Equifax, caught in hot water this past week, have had a series of flabbergasting revelations from being hacked months before the massive breach and allegedly been pointing people to a fishing site.
The news reports that the company’s computer systems have had the hacking manifesto as its burden as early as March this year, pointing the same crew as the culprit for the incident of “The Hack.”
Affecting 143 million Americans and stealing approximately 400,000 pieces of confidential information, the Equifax hack was a perfectly executed “hacktivity,” which started in an unnoticeable intrusion to its database.
Bloomberg notes that “three people familiar with the situation” snitched about the stealthy tactic. One of them told the publication that “the breaches involve the same intruders.” And it’s not like Equifax didn’t know about it at the time. As Bloomberg reports, the company hired a cybersecurity firm to investigate the March breach.
But wait, it gets worse.
“Potentially, the same hackers may have been able to return to Equifax’s systems to pilfer massive amounts of information is especially baffling considering the vulnerability the hackers reportedly used known to exist last March,” according to Bloomberg.
Authorities speculate that the Equifax breach is connected somehow to the Apache Struts vulnerability which also proliferated last March. Equifax could’ve forestalled this illegal intrusion before September 7th, when all of their information went under siege.
To add salt to the wound, Equifax has been inadvertently propagating its own, homegrown fraudulence.
Equifax unknowingly directed people to a phony, copycat version of their hacking help page. Here, people filled in their information thinking it this disguised site help page belonged to Equifax for weeks!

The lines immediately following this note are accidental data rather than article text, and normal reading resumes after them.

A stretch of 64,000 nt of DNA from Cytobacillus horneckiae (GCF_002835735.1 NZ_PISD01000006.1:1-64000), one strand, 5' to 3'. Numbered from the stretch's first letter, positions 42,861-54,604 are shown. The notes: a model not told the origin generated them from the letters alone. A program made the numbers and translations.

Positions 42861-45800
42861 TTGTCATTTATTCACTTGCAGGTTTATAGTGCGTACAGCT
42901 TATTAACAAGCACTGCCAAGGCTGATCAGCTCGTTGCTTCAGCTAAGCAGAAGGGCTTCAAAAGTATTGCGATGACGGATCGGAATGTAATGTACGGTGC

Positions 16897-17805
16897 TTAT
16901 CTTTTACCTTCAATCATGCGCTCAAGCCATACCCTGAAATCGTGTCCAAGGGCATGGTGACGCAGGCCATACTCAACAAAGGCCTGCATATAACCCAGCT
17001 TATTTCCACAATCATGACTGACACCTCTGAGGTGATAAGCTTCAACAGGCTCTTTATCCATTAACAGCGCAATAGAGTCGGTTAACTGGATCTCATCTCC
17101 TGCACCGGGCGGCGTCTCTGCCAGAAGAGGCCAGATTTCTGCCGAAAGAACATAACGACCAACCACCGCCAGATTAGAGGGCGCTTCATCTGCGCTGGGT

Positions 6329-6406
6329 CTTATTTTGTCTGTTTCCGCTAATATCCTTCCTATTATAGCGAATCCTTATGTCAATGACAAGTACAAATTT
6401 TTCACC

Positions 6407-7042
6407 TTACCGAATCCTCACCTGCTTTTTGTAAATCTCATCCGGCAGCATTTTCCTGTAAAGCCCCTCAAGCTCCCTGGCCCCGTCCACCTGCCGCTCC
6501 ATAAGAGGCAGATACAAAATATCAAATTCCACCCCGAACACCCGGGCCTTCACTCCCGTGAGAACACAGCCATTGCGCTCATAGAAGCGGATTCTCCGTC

Fortunately for Equifax, this move was spearheaded by Nick Sweeting- a software developer who initiated this knockoff to help the public understand about the perils of phishing. This page is a dummy catch basin, and even Equifax did not notice it, stating that they are not vigilant enough and are downright negligent about their security measures.
Sweeting wrote to Fortune in a direct message on Twitter, “As it stands, their site is dangerously easy to impersonate, it only took me 20 minutes to build my clone.” “I can guarantee there are real malicious phishing versions already out there,” Sweeting added.
“I just hope the employee who posted the tweet doesn’t get fired, they probably just Googled for the URL and ended up finding the fake one instead,” Sweeting said.
These revelations surely demonstrate the quagmire that Equifax executives who sold approximately $2 million of their stock before the media caught wind of the breach. The Senate Finance Committee is now putting this matter under scrutiny.